Arthur Danto, “The Artworld”, ABQ Chapter 3, pp. 33-44


Preface: Danto attacks Socrates and Plato’s view of art as imitation (mimesis0 or a mirror. He calls this the “Imitation Theory” or “IT”. If this were correct, then any mirror image would also be an artwork, which is obviously false. It’s true that many artists both at that time and later did try to imitate nature in their art. But the invention of photography put an end to this as the goal of art, and showed that the mimesis or imitation view is false.


Part I

A lot of developments in modern art, especially post-impressionist paintings, challenged the IT, since imitation just was not their goal. To explain or show why these new works were art, a new theory of art was needed. The new theory also worked to make other things start to count as art, such as masks and weapons from anthropological museums. This new theory, the “Reality Theory,” or RT, didn’t pretend that artworks were imitations, it almost threw it in your face that they were not, since they didn’t look realistic, etc.  For example, Roy Lichtenstein’s huge paintings of comic-book panels “are not imitations but new entities, as giant whelks would be” (p. 36). The same goes for Robert Rauschenberg’s actual bed, which he hung vertically on a wall and streaked with paint. A naďve person (“Testadura”, Danto calls him) might not realize this is art and might think it’s just a really messy bed.


Part II

Testadura’s error is a philosophical one. He thinks the bed is just a bed, but it’s an artwork. There’s some theory that makes the ordinary thing into an artwork, just like being alive makes a person into more than simply their body. 

”This bed is an artwork” is like “This blob (in a child’s artwork) is my dog.” Danto tries to explain and understand the “is” in these sentences. It’s also like saying, of the Brueghel painting “Fall of Icarus,” “This blob of white paint is Icarus.” Danto also gives two imaginary examples (top p. 38) of abstract artworks that look the same but represent two different laws of Newton. In one painting, the line in the middle “is” the path of a particle. In the other painting, the two squares “are” forces pressing against each other. Danto calls the “is” in these examples “the ‘is’ of artistic identification”. We can’t help the poor naďve guy Testadura understand why this is art until he “gets” it about this “is”.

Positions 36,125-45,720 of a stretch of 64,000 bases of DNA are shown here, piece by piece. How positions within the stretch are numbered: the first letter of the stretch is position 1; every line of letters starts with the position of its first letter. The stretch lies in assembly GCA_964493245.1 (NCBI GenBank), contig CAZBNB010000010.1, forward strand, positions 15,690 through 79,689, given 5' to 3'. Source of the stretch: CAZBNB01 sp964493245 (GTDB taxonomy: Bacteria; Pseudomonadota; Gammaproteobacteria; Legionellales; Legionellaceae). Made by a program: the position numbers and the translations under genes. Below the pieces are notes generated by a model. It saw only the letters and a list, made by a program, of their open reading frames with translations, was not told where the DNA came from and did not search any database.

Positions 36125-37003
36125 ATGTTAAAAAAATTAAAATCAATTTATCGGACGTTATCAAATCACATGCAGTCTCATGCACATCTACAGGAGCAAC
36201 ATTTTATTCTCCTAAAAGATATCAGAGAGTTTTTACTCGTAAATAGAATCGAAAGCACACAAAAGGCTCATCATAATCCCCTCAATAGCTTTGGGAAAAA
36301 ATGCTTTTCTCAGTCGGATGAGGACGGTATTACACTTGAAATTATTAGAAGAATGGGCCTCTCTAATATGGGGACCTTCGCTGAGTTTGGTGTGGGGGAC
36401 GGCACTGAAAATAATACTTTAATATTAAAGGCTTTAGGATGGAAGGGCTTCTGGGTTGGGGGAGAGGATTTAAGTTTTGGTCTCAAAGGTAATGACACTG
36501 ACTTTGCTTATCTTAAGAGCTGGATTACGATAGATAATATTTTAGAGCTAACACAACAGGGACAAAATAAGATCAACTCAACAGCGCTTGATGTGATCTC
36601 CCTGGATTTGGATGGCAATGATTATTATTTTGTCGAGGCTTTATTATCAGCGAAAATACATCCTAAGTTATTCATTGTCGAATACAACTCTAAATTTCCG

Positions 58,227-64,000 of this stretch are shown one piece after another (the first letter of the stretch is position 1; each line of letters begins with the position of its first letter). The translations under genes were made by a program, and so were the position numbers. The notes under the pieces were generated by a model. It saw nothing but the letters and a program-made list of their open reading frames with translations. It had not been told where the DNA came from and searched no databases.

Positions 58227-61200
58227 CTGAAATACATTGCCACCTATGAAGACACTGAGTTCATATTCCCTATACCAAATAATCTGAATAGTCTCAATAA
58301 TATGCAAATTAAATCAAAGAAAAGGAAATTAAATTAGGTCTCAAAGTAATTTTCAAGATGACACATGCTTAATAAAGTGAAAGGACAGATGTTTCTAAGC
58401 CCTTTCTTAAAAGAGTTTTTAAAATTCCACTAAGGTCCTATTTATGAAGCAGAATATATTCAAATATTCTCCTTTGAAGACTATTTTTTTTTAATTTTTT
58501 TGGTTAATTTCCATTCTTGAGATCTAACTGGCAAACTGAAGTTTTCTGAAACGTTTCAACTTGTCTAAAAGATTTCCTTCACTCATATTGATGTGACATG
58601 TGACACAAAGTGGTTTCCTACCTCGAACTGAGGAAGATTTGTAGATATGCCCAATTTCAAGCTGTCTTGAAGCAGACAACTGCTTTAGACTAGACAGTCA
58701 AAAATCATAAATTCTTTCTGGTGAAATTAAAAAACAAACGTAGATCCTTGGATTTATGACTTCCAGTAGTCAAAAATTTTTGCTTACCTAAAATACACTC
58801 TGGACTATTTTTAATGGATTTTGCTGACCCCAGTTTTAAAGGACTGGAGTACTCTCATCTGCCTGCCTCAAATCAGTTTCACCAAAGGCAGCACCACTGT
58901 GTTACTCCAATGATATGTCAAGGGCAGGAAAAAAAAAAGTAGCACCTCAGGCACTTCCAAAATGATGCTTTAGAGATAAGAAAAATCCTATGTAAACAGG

Part III

Andy Warhol’s “Brillo Boxes” look just like actual, ordinary ones. Why are they art? Each Warhol box “is” more than a regular box; it ‘is’ an artwork, using this new theory of art. “What in the end makes the difference between a Brillo box and a work of art consisting of a Brillo Box is a certain theory of art” (p. 41).  This couldn’t be art without a lot of both theory and history.






Part IV

Here Danto constructs what he calls the “style matrix” for art.


Representational                   Expressionist


+                                              +          Artwork is both                                    Fauvism

+                                              -           Representational, not expressionist        Ingres

-                                               +          Epressionist, not representational           Pollock

-                                               -           Artwork is neither                     Pure Abstraction


Danto’s idea is that whenever you give a list of the kinds of features or styles that art can be made in, you also open up the option that someone will just reject those features. (This is a lot like what Kant meant when he discussed how a genius is someone who breaks the rules of art, and sets new rules by example.)


For instance, up until the 20th century most painters thought of a painting as something done on a flat surface. But then some artists (like Frank Stella) started to make canvases that were shaped or curved and stuck out of the wall. And others made canvases in zig-zag shapes.
Or, one feature of art used to be that it involved or was made on an object, like a canvas. But some artists began to make art out of light, so that the light made shapes and designs. An example is James Turrell with his light tunnel here in Houston at our Museum of Fine Arts.  Another is the displays of neon lights by Dan Flavin—you can see some at the Menil Collection’s Richmond Center which is in around the 1300 block of Richmond, across from El Pueblito Place restaurant.

Or, the avant-garde composer John Cage made musical works that were just periods of silence, where the musicians would sit there and not move!

Or the avant-garde playwright Peter Handke wrote a play called “Insulting the Audience” in which the actors came on-stage and did just that—insulted the audience!

Danto’s point here is that for almost any feature you can think of that seems to belong to art, some artist is likely to come along and reject it at some time, for some reason.  This can only be true if somehow the artist is helping create an advance in our theory of the relevant kind of art.